Teresa Cebrian Aranda
Teresa Cebrian Aranda
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The first evacuations from a steel plant in Mariupol, site of the last stand by Ukrainian troops, continued Monday a day after 100 civilians were freed. But more than 100,000 Ukrainians remain in the city, which has now been besieged for two months. And in Moscow, Russia's foreign minister ignited a firestorm with a claim that Adolf Hitler had Jewish heritage. Nick Schifrin reports from Ukraine.
The first evacuate from a steel plant in Mariupol, the site of a last stand by Ukrainian troops, continued today at an excruciating, slow pace.
Meanwhile, in Moscow, Foreign Minister Sergey Lavrov ignited a rhetorical firestorm, saying in an interview that Adolf Hitler had Jewish heritage when asked how Russia could claim to be denazifying Ukraine. The remark was widely denounced, most forcefully in Israel, which summoned the Russian ambassador for an explanation.
In Washington, Senate Majority Leader Chuck Schumer took to the Senate floor.
Sen. Chuck Schumer (D-NY):
Mr. Lavrov's comments are just sickening and deserve to be condemned by all who oppose the dangers of antisemitism.
They tap into the very old and very poisonous notion that the Jewish people themselves were the architects of the worst human atrocities of modern history, even when they were aimed at Jews themselves. Mr. Foreign Minister, you're fooling no one.
President Zelenskyy also denounced the remarks. He is Jewish and some of his relatives were killed in the Holocaust.
Elsewhere in Ukraine, a missile strike hit the city — the port city of Odessa in the southwest of the country. But the focus remains on the hellscape that is Mariupol in the far southeast and the drive to get its people out.
From Ukraine, Nick Schifrin begins our coverage.
Two months of hiding, endless negotiations, and a mile-long convoy emerges from the heart of darkness. Above all, relief for families who did not know whether they would live or die, did not have access to the outside world.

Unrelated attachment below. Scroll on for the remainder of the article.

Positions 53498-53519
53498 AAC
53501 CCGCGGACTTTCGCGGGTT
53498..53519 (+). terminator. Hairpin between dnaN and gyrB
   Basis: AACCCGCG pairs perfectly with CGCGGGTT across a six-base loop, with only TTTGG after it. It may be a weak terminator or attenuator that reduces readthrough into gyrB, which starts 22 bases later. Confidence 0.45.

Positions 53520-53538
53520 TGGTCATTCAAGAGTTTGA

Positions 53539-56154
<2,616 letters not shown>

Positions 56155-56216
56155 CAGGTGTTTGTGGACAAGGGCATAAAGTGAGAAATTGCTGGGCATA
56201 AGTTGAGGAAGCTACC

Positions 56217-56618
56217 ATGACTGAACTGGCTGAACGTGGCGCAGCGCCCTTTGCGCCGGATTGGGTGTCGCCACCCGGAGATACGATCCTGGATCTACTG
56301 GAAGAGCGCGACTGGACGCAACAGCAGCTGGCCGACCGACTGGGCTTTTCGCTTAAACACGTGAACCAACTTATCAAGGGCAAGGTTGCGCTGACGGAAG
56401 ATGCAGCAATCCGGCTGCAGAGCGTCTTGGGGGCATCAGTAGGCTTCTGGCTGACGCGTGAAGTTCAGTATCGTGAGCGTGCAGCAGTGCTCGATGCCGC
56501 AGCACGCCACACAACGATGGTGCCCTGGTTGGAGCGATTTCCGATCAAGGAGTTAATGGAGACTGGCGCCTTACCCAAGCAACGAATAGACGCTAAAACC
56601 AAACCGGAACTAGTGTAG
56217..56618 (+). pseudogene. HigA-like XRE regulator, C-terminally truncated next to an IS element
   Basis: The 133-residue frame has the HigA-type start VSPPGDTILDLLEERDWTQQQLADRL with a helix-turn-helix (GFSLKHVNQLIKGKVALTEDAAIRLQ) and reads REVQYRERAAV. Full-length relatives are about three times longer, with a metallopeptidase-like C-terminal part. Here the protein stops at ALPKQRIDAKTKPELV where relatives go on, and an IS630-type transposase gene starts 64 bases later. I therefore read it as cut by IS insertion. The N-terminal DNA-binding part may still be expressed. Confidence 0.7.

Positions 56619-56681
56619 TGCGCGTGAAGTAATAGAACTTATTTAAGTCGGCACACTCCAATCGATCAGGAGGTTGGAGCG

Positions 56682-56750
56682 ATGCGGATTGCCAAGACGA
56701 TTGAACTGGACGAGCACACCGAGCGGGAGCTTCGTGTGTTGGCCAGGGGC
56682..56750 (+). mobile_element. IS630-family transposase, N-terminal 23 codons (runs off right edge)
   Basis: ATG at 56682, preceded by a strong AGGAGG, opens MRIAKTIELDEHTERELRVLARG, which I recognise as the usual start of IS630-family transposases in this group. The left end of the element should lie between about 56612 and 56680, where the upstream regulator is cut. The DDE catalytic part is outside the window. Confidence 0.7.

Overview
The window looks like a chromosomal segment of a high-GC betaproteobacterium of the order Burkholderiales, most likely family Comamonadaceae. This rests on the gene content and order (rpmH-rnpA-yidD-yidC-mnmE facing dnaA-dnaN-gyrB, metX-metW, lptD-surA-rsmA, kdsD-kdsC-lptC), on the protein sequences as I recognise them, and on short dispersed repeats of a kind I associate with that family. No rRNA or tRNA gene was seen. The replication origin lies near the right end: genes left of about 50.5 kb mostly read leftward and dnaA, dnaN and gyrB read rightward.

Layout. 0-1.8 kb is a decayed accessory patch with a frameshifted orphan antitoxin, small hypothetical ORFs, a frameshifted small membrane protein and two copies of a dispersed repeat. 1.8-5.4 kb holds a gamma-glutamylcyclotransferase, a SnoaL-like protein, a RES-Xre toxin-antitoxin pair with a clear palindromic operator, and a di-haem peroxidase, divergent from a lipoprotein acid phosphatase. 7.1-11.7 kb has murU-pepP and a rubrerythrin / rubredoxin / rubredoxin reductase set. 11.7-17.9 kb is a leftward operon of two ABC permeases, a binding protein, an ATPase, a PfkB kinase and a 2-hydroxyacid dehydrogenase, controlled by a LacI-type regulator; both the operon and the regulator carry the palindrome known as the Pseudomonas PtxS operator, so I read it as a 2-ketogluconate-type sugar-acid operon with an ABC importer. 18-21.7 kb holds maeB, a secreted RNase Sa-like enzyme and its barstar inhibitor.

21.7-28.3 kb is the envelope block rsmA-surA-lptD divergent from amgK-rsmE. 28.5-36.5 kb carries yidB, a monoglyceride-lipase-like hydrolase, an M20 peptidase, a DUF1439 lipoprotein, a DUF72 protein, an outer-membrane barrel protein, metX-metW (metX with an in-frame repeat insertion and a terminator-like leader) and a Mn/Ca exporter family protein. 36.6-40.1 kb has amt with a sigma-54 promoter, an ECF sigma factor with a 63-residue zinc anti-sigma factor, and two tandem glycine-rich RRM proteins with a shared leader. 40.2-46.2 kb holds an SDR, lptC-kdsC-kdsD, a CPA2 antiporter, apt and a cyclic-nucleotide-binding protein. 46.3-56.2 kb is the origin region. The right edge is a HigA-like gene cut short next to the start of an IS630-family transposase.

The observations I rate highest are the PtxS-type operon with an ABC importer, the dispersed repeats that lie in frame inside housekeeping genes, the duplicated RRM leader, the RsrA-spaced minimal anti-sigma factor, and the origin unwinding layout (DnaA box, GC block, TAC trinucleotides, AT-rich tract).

They cowered in the basement of Mariupol's massive Azovstal steel plant, the final hideout for civilians and soldiers from Russia's bombardment. Those same Russians released this footage today inside Russian-occupied territory of the people they'd besieged, describing horrors inflicted on lives and homes.
Olga Savina is 65.
Olga Savina, Evacuated From Azovstal (through translator):
There is no house anymore. Of course, there isn't.
Ukrainian soldiers released their own video, helping civilians emerge from the plant and walking through devastation. Some are barely older than the war.
They drive past decimated landscapes and are handed over to the U.N. and ICRC, who walk them across no man's land. But, tonight, Russians blocked them from entering Ukrainian territory, and, back in Mariupol, more than 100,000 residents still trapped.
Sergei Orlov, Deputy Mayor of Mariupol, Ukraine: One hundred and thirty thousand citizens that are still in Mariupol, all of them are hostages.
Sergei Orlov is Mariupol's deputy mayor. We spoke to him by Skype from the nearest Ukrainian-held city, Zaporizhzhia.
They do not allow them to locate to Ukrainian-controlled territory. They continue deportation of our citizens. You know that, in our estimation, about 40,000 citizens are deported to Russia.
And it is genocide. It's absolute genocide. Russia wants to continue this deportation just to kill Ukraine as a nation.
Orlov sent us photos from Mariupol from the last few days, families with no electricity, natural gas, heating, or water, and of the cars they used to escape, damaged by relentless Russian shelling, no family left unspared.
You and I have spoken multiple times over the last few months and you have said that you haven't been able to reach your own family. Have you been able to talk to them since?
They moved all this way through temporary occupied territory, through Russia. And, unfortunately, my father died on this way in Russia.
I'm so sorry to hear that. My condolences.
And so what's the future of Mariupol under these conditions? Is there any?
We are absolutely sure that we will return. We will return our Ukrainian Mariupol. Of course, it's totally destroyed, but we will rebuild them.
A nation of resilience, but also of refugees. The U.N. today said 5.5 million have left their homes and country.
The majority fled to Poland, where, today, Speaker of the House Nancy Pelosi met Polish President Andrzej Duda, one day after an unannounced trip to Kyiv to see Ukrainian President Volodymyr Zelenskyy, and promised long-term U.S. support.
Rep. Nancy Pelosi (D-CA):
America stands with Ukraine. We stand with Ukraine until victory is won.
Watch the Full Episode
Nick Schifrin is the foreign affairs and defense correspondent for PBS NewsHour, based in Washington, D.C. He leads NewsHour's foreign reporting and has created week-long, in-depth series for NewsHour from China, Russia, Ukraine, Nigeria, Egypt, Kenya, Cuba, Mexico, and the Baltics. The PBS NewsHour series "Inside Putin's Russia" won a 2018 Peabody Award and the National Press Club's Edwin M. Hood Award for Diplomatic Correspondence. In November 2020, Schifrin received the American Academy of Diplomacy’s Arthur Ross Media Award for Distinguished Reporting and Analysis of Foreign Affairs.
Lizz Bolaji is a News Assistant for the PBS NewsHour
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